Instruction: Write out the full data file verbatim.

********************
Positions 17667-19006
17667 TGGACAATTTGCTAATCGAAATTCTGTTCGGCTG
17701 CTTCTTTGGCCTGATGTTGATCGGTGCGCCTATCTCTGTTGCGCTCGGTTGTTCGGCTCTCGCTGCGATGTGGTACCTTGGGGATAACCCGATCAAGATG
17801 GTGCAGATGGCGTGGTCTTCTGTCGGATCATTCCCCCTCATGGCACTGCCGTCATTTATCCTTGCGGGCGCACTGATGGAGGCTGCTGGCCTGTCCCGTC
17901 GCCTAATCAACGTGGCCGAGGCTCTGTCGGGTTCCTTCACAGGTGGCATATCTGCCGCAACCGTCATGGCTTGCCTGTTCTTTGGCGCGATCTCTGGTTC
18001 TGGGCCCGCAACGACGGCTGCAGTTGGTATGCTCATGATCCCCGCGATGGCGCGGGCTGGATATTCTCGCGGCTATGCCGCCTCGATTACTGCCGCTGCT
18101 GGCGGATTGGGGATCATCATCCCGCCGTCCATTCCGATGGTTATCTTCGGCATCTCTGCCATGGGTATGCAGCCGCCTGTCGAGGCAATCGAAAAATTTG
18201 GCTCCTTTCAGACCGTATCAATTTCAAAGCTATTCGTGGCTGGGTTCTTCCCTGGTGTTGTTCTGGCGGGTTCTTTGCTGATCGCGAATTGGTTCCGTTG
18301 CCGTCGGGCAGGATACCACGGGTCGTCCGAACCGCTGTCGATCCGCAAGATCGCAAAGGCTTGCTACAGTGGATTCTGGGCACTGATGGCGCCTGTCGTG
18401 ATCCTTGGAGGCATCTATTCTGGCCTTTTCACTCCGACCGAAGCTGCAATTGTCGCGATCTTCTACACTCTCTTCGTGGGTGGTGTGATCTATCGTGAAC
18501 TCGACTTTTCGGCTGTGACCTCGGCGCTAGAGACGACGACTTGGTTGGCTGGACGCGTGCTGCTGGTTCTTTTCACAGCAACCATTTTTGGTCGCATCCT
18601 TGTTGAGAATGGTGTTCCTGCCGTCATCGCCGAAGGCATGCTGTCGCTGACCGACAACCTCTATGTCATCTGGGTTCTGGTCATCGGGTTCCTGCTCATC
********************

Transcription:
Positions 17667-19006
17667 TGGACAATTTGCTAATCGAAATTCTGTTCGGCTG
17701 CTTCTTTGGCCTGATGTTGATCGGTGCGCCTATCTCTGTTGCGCTCGGTTGTTCGGCTCTCGCTGCGATGTGGTACCTTGGGGATAACCCGATCAAGATG
17801 GTGCAGATGGCGTGGTCTTCTGTCGGATCATTCCCCCTCATGGCACTGCCGTCATTTATCCTTGCGGGCGCACTGATGGAGGCTGCTGGCCTGTCCCGTC
17901 GCCTAATCAACGTGGCCGAGGCTCTGTCGGGTTCCTTCACAGGTGGCATATCTGCCGCAACCGTCATGGCTTGCCTGTTCTTTGGCGCGATCTCTGGTTC
18001 TGGGCCCGCAACGACGGCTGCAGTTGGTATGCTCATGATCCCCGCGATGGCGCGGGCTGGATATTCTCGCGGCTATGCCGCCTCGATTACTGCCGCTGCT
18101 GGCGGATTGGGGATCATCATCCCGCCGTCCATTCCGATGGTTATCTTCGGCATCTCTGCCATGGGTATGCAGCCGCCTGTCGAGGCAATCGAAAAATTTG
18201 GCTCCTTTCAGACCGTATCAATTTCAAAGCTATTCGTGGCTGGGTTCTTCCCTGGTGTTGTTCTGGCGGGTTCTTTGCTGATCGCGAATTGGTTCCGTTG
18301 CCGTCGGGCAGGATACCACGGGTCGTCCGAACCGCTGTCGATCCGCAAGATCGCAAAGGCTTGCTACAGTGGATTCTGGGCACTGATGGCGCCTGTCGTG
18401 ATCCTTGGAGGCATCTATTCTGGCCTTTTCACTCCGACCGAAGCTGCAATTGTCGCGATCTTCTACACTCTCTTCGTGGGTGGTGTGATCTATCGTGAAC
18501 TCGACTTTTCGGCTGTGACCTCGGCGCTAGAGACGACGACTTGGTTGGCTGGACGCGTGCTGCTGGTTCTTTTCACAGCAACCATTTTTGGTCGCATCCT
18601 TGTTGAGAATGGTGTTCCTGCCGTCATCGCCGAAGGCATGCTGTCGCTGACCGACAACCTCTATGTCATCTGGGTTCTGGTCATCGGGTTCCTGCTCATC